“I think you are onto something here,” Foreman reassures me after reviewing the Jerusalem Post’s front-page story about the Morsi Tapes. “On the face of it, this is newsworthy. These were interviews that Morsi made a couple of years ago, but they reveal his thinking — the attitude of a key player in the Middle East. It’s legitimate to ask the reporters who are covering the Middle East beat whether they knew about this story in the Post — and if they did know about it, why have they not pursued it on their own?”
I’ve been trying. So far nobody wants to talk with me about it on the record. And the off-record things they tell me just don’t add up. At least not yet.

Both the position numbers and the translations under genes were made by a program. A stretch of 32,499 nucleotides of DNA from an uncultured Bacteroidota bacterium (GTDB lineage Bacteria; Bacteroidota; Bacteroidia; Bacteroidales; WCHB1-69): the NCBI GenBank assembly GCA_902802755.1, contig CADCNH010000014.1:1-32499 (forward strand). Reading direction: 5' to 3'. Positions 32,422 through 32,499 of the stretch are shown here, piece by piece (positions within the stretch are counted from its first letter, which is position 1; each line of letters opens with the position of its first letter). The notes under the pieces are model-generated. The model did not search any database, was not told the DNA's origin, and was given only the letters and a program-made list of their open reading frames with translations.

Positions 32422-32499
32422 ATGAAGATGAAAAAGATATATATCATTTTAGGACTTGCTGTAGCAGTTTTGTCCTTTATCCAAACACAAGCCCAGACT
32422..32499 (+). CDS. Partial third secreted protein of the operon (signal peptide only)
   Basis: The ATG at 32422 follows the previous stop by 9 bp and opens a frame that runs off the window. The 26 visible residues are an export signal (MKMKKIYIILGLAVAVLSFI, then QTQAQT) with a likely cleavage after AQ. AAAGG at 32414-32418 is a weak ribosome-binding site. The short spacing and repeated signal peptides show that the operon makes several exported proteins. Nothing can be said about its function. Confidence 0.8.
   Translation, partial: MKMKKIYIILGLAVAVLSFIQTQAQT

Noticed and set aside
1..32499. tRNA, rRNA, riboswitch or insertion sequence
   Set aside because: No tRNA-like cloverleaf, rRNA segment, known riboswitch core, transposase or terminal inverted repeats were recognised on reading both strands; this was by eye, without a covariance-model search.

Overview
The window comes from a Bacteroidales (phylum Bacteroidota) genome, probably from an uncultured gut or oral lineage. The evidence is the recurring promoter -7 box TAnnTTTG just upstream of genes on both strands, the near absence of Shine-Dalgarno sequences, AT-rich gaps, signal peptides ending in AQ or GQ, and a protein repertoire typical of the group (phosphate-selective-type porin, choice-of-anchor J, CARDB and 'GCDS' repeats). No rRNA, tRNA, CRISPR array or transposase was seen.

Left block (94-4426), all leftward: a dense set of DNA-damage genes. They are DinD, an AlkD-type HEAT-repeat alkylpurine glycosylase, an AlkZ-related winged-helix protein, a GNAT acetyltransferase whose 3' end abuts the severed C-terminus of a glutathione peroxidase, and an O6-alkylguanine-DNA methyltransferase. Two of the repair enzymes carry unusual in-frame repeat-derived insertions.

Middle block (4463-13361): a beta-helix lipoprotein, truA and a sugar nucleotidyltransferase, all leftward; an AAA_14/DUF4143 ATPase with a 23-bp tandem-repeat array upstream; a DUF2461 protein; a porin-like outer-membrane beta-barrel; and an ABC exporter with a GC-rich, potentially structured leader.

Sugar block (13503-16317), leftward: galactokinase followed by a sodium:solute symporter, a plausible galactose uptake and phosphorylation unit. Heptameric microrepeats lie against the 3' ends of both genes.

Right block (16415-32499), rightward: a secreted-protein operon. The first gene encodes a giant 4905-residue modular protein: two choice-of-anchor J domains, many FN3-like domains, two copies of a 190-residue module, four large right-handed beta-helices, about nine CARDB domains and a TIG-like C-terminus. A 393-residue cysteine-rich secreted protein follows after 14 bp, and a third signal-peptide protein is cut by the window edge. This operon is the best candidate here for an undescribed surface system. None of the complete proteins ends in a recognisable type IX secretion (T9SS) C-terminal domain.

For MEMRI’S president, Yigal Carmon, it’s been an uphill battle since he founded the group 15 years ago to get western media to pay more attention to this kind of genocidal hatred and incitement. “This is déjà vu,” he says about the lack of major press coverage of his Morsi material. “Well-meaning journalists have told me that exposing this kind of stuff is serving the enemies of peace. I think quite the contrary. You don’t serve peace by cover-ups. Only by exposure.”